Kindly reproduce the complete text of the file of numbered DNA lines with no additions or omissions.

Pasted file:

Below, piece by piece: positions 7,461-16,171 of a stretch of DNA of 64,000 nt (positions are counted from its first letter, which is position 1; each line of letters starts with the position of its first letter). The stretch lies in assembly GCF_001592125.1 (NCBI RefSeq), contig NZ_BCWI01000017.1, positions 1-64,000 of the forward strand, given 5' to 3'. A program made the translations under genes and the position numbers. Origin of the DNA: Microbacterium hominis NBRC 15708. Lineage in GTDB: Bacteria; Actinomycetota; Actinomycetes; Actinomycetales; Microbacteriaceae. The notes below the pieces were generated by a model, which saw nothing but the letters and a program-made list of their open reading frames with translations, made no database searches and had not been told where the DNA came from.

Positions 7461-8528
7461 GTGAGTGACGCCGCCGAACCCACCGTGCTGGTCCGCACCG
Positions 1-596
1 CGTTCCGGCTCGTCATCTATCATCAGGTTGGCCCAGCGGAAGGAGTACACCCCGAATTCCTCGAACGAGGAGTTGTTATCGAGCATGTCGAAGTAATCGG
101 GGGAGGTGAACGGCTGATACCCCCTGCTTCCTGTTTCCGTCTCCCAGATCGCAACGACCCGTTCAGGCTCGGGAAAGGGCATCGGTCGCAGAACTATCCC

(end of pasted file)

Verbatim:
Below, piece by piece: positions 7,461-16,171 of a stretch of DNA of 64,000 nt (positions are counted from its first letter, which is position 1; each line of letters starts with the position of its first letter). The stretch lies in assembly GCF_001592125.1 (NCBI RefSeq), contig NZ_BCWI01000017.1, positions 1-64,000 of the forward strand, given 5' to 3'. A program made the translations under genes and the position numbers. Origin of the DNA: Microbacterium hominis NBRC 15708. Lineage in GTDB: Bacteria; Actinomycetota; Actinomycetes; Actinomycetales; Microbacteriaceae. The notes below the pieces were generated by a model, which saw nothing but the letters and a program-made list of their open reading frames with translations, made no database searches and had not been told where the DNA came from.

Positions 7461-8528
7461 GTGAGTGACGCCGCCGAACCCACCGTGCTGGTCCGCACCG
Positions 1-596
1 CGTTCCGGCTCGTCATCTATCATCAGGTTGGCCCAGCGGAAGGAGTACACCCCGAATTCCTCGAACGAGGAGTTGTTATCGAGCATGTCGAAGTAATCGG
101 GGGAGGTGAACGGCTGATACCCCCTGCTTCCTGTTTCCGTCTCCCAGATCGCAACGACCCGTTCAGGCTCGGGAAAGGGCATCGGTCGCAGAACTATCCC